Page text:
Skylight (2014)

Fresh off earning unanimous 5-star raves and a season on Broadway next year, Stephen Daldry’s production of David Hare’s mostly two-hander Skylight, starring seasoned British talents Carey Mulligan, Bill Nighy, and Matthew Beard, has arrived in Australia via. an exceptionally filmed performance courtesy of National Theatre Live. Believe the reviews, because this tale of love, class, and forgiveness in front of a backdrop of mid-90s, post-Thatcher England is truly exceptional.

Kyra (Mulligan), is a teacher at a school in London’s East End. Living in a council flat and teaching in a school in the ‘rough’ part of town couldn’t be farther from the life she only lived 3 years ago with wealthy restaurateur Tom (Nighy), his son Edward (Beard), and Tom’s wife and daughter (both are unseen), as is revealed to the audience in the hours we are privy to. Both appearing at Kyra’s apartment on the same snowy evening, wishing for some kind of closure in what ended abruptly years earlier, what unfolds is a tale of preconceived notions and letting go.

While Hare’s play was distinctly written in a specific cultural and political climate (the mid-90s period of post-Thatcher dissatisfaction with the British class system), it is surprisingly universal. Skylight is a distinctly socially and politically-minded play that could have easily turned into a cold sociological study, but instead, through its small setting and cast, couldn’t feel further from a clinical essay, but is instead a sharply accurate and personal observation. It doesn’t claim to offer the full picture of the issues at hand, covering every aspect in a whistle-stop tour manner, rather, like the situation, we are privy to a small part of it, a window into a moment in time, which couldn’t be a more perfect approach.

In a world of image cultivation and false philanthropy, where we are constantly being examined, scrutinised, and wanting to change ourselves in order to ‘come off better’ to others, certain aspects of Skylight, including the climactic ‘social worker’ speech delivered by Kyra (which has garnered applause both at live and filmed performances for how on-point it still is), couldn’t be more accurate and essential, and something that I don’t wish to spoil here.

Daldry’s production is marvelous and stripped down. The apartment set-up is gorgeous and awe-inspiring yet simple, only putting the audience into the narrative more. Nighy, with all his Mick Jagger-like swagger and charm, is in a role with so many Nighy-isms and tics that it could have been seen as purely playing himself. But instead he harnesses them to only enhance his performance, to create a character that is so much more than an ambling tower of charisma, exhibiting hurt, passion, confusion, and even naivety with the world outside his. Or, to put it as Variety did “Bill Nighy’s furiously brittle Tom blazes with self-entitlement, ricocheting between bravado and aching neediness”.  Like ying and yang, he’s the opposite of Mulligan’s Kyra, which is a career high performance in a career made up entirely of highs. She demonstrates why she is one of the best and most reliable actors working today (she’s one of my personal favourites), as powerful and compelling as ever. NT Live’s presentation truly puts you in the moment, if not in a better position than the theatre audience, because you’re able to see where so much of her performance takes place – her eyes. The best comparison for her turn as Kyra is her performance as Sissy, the sister of Brandon, played by Michael Fassbender, in Steve McQueen (12 Years a Slave)‘s Shame.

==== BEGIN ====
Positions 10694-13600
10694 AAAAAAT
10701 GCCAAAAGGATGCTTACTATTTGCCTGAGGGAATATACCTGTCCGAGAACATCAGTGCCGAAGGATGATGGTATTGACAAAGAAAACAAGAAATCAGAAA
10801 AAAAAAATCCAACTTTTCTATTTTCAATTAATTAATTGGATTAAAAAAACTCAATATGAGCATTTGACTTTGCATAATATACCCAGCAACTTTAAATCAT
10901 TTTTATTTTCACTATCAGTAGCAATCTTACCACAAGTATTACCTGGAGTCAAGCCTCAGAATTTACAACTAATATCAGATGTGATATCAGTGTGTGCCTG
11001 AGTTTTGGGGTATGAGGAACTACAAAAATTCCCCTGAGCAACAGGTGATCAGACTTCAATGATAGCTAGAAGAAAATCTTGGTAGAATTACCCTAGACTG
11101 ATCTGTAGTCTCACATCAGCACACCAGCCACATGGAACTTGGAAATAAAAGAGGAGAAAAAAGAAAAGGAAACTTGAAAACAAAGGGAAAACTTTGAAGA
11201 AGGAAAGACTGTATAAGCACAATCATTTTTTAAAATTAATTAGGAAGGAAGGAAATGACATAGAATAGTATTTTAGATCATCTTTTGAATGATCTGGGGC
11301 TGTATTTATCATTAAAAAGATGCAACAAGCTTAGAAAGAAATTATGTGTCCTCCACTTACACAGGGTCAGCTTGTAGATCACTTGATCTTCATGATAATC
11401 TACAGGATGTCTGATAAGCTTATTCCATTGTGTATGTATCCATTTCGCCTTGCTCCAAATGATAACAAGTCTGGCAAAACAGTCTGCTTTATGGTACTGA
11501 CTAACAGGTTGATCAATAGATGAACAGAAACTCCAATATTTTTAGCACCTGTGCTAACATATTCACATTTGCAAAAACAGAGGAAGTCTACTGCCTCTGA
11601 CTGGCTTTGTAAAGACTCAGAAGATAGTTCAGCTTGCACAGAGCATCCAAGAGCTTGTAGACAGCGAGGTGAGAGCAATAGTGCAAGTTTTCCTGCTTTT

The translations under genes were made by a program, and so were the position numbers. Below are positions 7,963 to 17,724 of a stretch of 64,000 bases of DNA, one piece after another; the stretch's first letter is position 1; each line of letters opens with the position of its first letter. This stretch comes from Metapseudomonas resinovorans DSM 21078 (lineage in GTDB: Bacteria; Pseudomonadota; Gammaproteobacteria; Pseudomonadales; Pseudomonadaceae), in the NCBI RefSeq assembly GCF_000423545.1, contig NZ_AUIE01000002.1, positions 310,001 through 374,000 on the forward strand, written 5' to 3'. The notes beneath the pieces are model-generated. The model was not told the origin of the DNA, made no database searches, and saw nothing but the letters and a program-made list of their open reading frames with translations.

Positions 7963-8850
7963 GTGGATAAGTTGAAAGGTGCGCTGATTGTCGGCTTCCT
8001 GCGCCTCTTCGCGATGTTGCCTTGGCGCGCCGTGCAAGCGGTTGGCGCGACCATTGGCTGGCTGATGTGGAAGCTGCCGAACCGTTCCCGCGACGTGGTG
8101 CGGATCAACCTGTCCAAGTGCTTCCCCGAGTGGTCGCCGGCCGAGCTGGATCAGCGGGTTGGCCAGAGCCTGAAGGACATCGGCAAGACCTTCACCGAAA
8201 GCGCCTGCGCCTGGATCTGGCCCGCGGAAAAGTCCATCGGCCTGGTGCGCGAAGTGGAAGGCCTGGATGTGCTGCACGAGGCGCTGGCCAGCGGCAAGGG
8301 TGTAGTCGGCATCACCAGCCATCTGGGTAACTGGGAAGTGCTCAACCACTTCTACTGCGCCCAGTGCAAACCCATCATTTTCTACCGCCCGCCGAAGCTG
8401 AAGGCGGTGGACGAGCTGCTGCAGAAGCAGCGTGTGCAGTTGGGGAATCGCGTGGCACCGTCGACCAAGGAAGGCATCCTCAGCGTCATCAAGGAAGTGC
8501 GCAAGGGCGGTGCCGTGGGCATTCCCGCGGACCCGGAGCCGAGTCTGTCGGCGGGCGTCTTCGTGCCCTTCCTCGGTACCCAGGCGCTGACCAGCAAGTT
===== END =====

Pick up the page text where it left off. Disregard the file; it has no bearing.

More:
Melancholic and world-weary but determined, tough, and mature beyond her years, Mulligan, while dealt a few grand monologues that allow her to really tear into the quiet anger Kyra harbours, is mostly deliciously restrained. The exact opposite to Nighy’s Tom, who candidly ambles around her kitchen from the get-go, reminiscing one moment and bitching about his staff the next in some lines that draw chuckles of relatability from the audience; Mulligan’s Kyra listens but never hides away in the corner, before reluctantly warming up to her visitor, still maintaining a level of guardedness. Quietly, subtly expressive, you can see the fire in her eyes, and how it changes with each seamless change in emotion, before she bursts forward, no longer able to completely contain her passion and anger she feels towards Tom in both the past and present. With the production going to Broadway in 2015, this is a performance sure to be an early frontrunner for a Tony win, and one that I could watch forever and ever.

National Theatre Live’s presentation of Skylight is an enthralling, magical experience. Anchored by a trio of excellent performances of Mulligan, Nighy, and Beard, Hare’s study of class, relationships, and forgiveness is funny, sad, and what’s more, relevant. It only enforces something I’ve been noticing in time periods and historical events lately, and it’s best articulated by Jeff Daniels in the book of the screenplay and history behind George Clooney’s Good Night, and Good Luck:

“Everything’s so cyclical. Everything comes back and history does repeat itself if we allow it”.

Skylight is surely one of the best cinema experiences of 2014.

Rating: 5/5

Palace Cinemas is doing encore screenings of Skylight this weekend (22 and 23 November, 2014) and next Wednesday, November 26. Catch it while you can. Book here.

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